Launceston and the river Tamar
18 Feb 1767 - 09 Dec 1849
In 1831 John Glover arrived in the Tamar River, Launceston after a five month journey from England with his wife Sarah, and son John Richardson Glover. This painting dates within the first years of Glover's arrival in Australia and testifies to his desire to capture the unique environment he encountered.
A view from Trevallyn of Launceston and the river Tamar, Van Dieman's Land
A Colonial Landscape, with minutely painted foreground. Love birds on the trees, & c.
oil on canvas
76.7 x 113.3 cm stretcher; 95 x 136.5 x 11.5 cm frame
Signature & date
Signed l.r., brown oil "J Glover". Not dated.
Anonymous gift 1972
Shown in 3 exhibitions
European masters and Australian painting from Australian collections:
John Glover and the Colonial Picturesque:
Conquest of space: science fiction and contemporary art, College of Fine Art Galleries, UNSW, 22 May 2014–05 Jul 2014
Referenced in 11 publications
Australian Gallery Directors Council, Old master paintings from the USSR: A survey of four centuries of European art. Report, 'John Glover', Sydney, 1979. cat.no. 47; catalogue entry
Susan Bruce, A treasury of Australian bush painting, Adelaide, 1979, 8 (colour illus.), 15. plate no. 7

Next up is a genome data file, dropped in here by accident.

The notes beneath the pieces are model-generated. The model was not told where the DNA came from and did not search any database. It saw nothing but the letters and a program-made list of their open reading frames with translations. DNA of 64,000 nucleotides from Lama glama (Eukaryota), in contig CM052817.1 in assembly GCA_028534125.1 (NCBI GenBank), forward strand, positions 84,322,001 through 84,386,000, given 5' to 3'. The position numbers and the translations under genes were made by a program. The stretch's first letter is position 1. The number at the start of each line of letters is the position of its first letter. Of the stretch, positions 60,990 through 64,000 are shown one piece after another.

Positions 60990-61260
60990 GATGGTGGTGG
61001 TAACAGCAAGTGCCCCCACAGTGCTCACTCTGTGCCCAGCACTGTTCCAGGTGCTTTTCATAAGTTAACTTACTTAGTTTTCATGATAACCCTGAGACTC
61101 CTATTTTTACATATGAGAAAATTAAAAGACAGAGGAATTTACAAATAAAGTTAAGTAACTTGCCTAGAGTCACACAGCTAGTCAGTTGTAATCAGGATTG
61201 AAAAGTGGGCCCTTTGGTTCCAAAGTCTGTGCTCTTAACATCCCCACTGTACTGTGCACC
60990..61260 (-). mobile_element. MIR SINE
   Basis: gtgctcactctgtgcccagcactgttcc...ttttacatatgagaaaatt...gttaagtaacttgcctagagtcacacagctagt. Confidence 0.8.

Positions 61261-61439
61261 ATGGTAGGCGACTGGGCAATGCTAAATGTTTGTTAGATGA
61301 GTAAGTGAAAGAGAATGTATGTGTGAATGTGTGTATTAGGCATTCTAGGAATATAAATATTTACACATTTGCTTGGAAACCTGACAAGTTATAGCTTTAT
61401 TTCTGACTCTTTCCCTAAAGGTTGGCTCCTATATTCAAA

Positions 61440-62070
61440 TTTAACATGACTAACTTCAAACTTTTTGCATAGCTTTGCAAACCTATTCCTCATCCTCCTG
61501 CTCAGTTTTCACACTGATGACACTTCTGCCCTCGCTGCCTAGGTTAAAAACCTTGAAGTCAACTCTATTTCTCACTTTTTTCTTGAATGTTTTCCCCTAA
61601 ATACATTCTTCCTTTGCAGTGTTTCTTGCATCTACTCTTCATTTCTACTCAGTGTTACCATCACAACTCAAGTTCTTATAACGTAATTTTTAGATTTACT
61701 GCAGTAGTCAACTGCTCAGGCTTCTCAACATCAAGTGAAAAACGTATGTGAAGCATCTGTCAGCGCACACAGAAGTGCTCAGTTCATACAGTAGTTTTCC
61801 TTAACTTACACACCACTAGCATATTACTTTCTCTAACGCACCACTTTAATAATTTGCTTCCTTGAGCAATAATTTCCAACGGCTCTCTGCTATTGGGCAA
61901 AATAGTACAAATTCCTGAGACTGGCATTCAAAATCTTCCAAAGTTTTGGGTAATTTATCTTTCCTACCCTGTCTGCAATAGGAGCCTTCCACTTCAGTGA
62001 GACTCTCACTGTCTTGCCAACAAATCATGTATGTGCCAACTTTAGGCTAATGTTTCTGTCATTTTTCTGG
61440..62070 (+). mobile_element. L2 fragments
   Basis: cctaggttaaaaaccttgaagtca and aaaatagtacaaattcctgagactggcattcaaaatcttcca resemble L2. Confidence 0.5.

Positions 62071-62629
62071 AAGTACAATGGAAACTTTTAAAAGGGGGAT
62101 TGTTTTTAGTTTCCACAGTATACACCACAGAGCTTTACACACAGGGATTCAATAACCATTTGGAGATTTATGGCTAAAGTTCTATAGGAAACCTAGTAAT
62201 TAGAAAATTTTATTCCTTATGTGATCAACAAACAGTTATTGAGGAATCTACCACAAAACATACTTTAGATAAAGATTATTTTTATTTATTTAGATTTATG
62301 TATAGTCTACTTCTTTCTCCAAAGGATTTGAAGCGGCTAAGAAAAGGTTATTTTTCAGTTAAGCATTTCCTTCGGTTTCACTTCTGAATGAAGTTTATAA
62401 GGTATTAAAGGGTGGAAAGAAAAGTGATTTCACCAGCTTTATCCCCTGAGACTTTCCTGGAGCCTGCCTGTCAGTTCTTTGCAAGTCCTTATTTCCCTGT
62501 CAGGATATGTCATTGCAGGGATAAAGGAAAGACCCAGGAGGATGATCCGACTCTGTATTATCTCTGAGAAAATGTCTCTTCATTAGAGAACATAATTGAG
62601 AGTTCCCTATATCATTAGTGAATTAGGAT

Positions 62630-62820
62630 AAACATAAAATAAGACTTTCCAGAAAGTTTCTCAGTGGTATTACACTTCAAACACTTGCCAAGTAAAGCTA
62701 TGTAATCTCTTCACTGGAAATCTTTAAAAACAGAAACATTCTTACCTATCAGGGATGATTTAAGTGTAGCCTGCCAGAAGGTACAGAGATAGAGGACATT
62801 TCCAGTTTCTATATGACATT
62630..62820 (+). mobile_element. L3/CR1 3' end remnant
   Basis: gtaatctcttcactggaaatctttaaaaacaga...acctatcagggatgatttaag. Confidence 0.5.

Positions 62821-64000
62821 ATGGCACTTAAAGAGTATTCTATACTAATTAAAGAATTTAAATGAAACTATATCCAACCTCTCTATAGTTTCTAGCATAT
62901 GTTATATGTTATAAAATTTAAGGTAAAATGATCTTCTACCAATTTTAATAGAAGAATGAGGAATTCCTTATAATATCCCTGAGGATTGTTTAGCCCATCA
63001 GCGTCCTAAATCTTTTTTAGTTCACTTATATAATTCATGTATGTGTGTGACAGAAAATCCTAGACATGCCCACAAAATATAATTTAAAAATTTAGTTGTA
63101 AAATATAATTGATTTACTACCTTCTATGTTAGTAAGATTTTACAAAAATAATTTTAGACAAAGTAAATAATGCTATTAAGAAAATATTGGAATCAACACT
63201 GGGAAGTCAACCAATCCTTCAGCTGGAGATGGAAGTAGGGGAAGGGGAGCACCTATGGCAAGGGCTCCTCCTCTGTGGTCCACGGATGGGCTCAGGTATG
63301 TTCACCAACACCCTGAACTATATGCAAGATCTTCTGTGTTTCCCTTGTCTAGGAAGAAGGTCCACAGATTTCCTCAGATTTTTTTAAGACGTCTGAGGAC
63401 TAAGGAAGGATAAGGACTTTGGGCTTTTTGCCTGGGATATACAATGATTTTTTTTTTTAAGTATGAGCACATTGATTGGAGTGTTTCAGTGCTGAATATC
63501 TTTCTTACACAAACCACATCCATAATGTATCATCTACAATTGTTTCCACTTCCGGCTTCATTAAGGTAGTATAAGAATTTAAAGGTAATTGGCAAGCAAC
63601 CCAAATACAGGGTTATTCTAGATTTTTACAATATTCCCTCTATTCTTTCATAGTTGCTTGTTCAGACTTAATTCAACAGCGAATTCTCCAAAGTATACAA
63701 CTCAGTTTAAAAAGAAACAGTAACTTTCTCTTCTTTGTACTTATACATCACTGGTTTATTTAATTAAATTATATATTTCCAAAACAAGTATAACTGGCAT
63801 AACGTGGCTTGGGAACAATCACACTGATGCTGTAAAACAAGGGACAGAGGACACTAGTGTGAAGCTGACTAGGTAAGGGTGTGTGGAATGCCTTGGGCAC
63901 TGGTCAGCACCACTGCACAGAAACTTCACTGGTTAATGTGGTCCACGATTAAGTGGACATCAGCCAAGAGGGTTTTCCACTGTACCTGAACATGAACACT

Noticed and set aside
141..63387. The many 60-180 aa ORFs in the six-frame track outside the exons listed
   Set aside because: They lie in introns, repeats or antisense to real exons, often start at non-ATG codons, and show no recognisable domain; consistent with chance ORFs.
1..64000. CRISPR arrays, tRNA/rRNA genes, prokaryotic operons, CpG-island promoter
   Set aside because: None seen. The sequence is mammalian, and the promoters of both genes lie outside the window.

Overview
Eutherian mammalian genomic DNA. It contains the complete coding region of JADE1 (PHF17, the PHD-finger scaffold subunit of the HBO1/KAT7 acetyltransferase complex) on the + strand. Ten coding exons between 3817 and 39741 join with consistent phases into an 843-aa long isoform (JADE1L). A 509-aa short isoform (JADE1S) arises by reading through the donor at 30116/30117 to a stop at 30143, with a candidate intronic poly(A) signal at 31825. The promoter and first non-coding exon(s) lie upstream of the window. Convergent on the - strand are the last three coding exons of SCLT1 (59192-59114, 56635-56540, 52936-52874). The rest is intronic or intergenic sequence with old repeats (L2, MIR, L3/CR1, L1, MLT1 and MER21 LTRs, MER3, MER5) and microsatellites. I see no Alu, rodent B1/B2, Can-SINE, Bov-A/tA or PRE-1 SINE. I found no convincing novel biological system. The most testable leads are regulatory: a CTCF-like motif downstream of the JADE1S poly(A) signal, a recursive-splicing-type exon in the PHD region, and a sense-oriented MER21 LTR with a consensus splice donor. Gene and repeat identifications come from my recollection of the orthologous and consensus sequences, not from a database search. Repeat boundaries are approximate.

Andrew Frost, Conquest of space: science fiction and contemporary art, 'The engine of experience: contemporary art and SF', pg. 5-7, Sydney, 2014, 6, 12 (colour illus.), 43.
David Hansen, John Glover and the Colonial Picturesque, Hobart, 2003, 111 (colour illus.), 201 (colour illus.). cat.no. 65; titled 'Launceston and the River Tamar'; dated c.1832
Tony MacDougall (Editor), Australian Encyclopaedia Vol. 6, Sydney, 1996, 2330 (colour illus.).
John McPhee, John Glover, Launceston, 1977, 38, 43, 45.
john McPhee, Art Gallery of New South Wales collection series, 'John Glover: Ullswater from Patterdale', Sydney, 1981, illus..
John McPhee, The Art of John Glover, Melbourne, 1980, 26, 69, 88 (colour illus.).
David Muir (Director) and Malcolm Otton (Producer), Four Colonial painters 1832-1887, Lindfield, circa 1980. The Australian eye series is an historically grouped series of films on Australian painting made by Film Australia with the co-operation of the National Gallery and the Art Galleries in each state. Each program takes a major work of each of the particular artists from the period concerned, and examines that work in detail.
Daniel Thomas, Art and Australia, 'Australian collection', pg. 52-62, Sydney, Jul 1972, 53 (colour illus.).
Sydney Ure Smith (Editor), Art and Australia, Sydney, Jul 1972, 1 (illus.).